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Polyandry

Updated on May 26, 2010

Polyandry is a form of marriage in which two or more husbands share a single wife. For example, in the Himalaya Mountains of Tibet polyandry is practiced and takes the form of the eldest brother marrying a woman and sharing her with his younger brothers.

A brother who moves away from the home of the eldest brother ceases to be a husband of the joint wife.

The emphasis in polyandry is on men choosing to share a wife, and not on a woman deciding to have two or more husbands. The rule of access to the wife is different in different places, but usually the eldest brother has preference.

Polyandrous unions of a nonfraternal type are found among the Nairs (or Nayars) of Cochin, Malabar, and Travancore. This has been confirmed by travelers from the beginning of the 15th century onward. Among the Nairs every girl, before she attains puberty, is subjected to a certain marriage ceremony, after which the husband goes on his way and she is allowed to cohabit with any Brahman or Nair she chooses; usually she has several lovers who cohabit with her by agreement among themselves, but do not live with her.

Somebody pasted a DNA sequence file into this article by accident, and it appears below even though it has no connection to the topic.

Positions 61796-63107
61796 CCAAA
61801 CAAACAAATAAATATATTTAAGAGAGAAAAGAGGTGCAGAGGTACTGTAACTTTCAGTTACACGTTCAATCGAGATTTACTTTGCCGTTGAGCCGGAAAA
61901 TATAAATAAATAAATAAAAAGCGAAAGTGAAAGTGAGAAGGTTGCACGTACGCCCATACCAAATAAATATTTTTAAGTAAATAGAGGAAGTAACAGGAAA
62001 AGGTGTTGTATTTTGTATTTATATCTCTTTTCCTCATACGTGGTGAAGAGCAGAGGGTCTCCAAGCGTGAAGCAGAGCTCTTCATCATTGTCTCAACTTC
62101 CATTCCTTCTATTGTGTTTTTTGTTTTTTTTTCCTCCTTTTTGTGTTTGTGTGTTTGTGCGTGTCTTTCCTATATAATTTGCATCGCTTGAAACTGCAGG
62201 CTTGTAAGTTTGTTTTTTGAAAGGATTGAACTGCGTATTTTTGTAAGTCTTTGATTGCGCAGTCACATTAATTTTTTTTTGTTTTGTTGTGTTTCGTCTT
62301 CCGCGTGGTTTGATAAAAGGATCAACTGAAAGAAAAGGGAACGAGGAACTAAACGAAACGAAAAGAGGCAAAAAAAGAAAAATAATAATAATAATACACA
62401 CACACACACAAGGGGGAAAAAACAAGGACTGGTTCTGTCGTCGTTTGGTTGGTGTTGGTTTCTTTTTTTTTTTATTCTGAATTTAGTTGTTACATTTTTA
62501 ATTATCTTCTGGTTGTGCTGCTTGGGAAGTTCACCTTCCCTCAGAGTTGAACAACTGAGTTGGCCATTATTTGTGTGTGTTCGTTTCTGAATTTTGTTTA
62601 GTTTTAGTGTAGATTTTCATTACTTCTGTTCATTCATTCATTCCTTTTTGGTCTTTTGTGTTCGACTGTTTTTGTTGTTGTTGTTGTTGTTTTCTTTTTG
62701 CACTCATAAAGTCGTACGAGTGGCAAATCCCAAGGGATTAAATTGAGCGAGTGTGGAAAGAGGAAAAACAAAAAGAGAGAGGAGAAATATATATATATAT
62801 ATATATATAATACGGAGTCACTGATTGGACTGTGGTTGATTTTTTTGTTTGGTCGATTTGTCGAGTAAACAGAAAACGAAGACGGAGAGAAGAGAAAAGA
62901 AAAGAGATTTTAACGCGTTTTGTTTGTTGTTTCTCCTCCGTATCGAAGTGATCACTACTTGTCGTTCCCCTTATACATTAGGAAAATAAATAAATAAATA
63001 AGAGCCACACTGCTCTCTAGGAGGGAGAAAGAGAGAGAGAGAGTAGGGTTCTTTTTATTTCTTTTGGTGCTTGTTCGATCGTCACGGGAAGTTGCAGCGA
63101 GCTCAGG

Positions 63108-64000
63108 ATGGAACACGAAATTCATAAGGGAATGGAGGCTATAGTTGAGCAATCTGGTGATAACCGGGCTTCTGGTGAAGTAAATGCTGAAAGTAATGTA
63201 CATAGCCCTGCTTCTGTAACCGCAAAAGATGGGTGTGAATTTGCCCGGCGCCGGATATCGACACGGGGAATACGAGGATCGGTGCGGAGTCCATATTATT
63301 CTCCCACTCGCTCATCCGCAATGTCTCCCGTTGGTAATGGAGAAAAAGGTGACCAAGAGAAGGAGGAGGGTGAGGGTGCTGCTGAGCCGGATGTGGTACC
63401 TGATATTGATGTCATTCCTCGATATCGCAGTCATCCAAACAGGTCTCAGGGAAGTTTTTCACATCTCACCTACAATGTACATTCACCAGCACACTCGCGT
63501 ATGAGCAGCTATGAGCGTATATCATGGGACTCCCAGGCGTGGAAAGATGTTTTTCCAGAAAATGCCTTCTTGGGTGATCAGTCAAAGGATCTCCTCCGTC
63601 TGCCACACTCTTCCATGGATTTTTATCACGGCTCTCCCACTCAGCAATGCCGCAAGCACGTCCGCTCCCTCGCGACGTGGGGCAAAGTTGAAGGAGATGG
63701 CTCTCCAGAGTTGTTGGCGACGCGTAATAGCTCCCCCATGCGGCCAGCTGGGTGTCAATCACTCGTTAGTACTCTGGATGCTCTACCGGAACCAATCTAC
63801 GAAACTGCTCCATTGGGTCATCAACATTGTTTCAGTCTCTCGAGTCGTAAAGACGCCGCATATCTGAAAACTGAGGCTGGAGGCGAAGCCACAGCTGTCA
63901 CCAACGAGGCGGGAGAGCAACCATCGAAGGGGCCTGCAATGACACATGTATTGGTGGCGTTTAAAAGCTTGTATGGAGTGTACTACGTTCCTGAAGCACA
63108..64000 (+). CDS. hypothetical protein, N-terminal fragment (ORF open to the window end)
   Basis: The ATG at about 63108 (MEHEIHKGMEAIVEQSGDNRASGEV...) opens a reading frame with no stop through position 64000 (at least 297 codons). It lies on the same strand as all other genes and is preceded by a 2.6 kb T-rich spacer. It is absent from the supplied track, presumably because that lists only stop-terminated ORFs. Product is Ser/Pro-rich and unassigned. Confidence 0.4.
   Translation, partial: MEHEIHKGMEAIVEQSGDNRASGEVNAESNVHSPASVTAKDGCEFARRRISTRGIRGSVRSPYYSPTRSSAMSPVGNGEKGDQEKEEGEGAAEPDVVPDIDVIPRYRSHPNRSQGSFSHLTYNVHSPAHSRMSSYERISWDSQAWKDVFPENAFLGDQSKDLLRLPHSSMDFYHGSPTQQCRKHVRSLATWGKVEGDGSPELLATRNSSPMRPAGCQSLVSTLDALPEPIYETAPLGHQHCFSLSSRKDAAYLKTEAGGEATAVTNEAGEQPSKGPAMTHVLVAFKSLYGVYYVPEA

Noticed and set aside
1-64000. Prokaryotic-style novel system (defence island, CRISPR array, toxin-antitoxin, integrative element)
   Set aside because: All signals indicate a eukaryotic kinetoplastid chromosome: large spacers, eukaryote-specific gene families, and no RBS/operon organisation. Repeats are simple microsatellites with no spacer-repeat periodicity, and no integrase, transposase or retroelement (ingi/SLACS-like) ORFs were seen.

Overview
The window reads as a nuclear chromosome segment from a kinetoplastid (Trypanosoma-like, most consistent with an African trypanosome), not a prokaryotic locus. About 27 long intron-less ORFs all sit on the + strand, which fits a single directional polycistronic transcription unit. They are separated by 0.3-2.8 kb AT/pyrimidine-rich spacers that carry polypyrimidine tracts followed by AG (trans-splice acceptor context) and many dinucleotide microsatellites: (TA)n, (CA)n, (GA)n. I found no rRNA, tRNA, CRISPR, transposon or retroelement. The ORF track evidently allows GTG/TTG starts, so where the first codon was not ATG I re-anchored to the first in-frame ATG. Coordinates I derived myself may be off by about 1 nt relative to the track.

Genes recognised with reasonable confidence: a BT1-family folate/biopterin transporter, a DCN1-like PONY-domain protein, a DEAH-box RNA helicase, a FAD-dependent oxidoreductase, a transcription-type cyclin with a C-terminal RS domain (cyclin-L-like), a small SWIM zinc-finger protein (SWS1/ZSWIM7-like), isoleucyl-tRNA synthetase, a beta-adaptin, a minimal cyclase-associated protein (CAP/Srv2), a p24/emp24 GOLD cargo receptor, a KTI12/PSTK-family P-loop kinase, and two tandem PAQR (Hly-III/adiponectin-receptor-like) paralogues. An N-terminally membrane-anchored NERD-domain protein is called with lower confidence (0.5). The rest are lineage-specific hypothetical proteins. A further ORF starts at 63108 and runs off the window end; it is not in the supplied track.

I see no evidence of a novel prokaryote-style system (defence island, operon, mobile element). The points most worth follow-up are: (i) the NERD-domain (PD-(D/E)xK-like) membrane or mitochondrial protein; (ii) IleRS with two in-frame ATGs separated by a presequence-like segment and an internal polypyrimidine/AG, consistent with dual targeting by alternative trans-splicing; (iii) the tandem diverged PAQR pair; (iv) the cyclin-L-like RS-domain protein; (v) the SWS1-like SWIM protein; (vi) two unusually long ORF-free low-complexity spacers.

This does not mean that in a polyandrous union the wife is completely subservient to the will and desire of the husbands. Generally she follows the customary expectations of her society. She may, however, exercise her pleasure and welcome certain of the brothers more than others.

The particular biological parentage of a child is unimportant in families in which polyandry is practiced. Parentage is defined by the customs of the society. In some societies permitting polyandry the eldest brother is the father of the first child, the next oldest is father of the second child, and so on. In still other groups the wife is permitted to name the father of each child. In polyandrous families custom rather than biology determines the parents of the child. In places where polyandry is practiced the people consider it a good, right, and proper form of marriage. There are rules and regulations defining the privileges and obligations of the wife, the husbands, and the children.

Polyandry serves at least two functions. It is a device for the conservation and continuity of property, particularly land; if farms were divided into parts upon the death of the father, soon the farms would become very small in size. Under polyandry this does not occur. Each brother has economic security and a stake in the family farm and household. The second function is the economy which occurs in sharing a wife. Marriage usually entails considerable expense and the poor in certain societies find it economical for brothers to share a wife.

Polyandry was or is found among the people of Tibet, the Todas of southern India, the Gilyaks of Russian Siberia, some African societies, Indians of South America, the Aleut and the Kaniagmiut of the Alaskan coast, the Canary Islands, Madagascar, the Malay Archipelago, certain South Sea Islands, and the Marshall Islands. Thus polyandry was or is very widely practiced.

In societies where polyandry is permitted, monogamy is usually the prevalent form. This is due to the fact that the sexes are generally equal in number.

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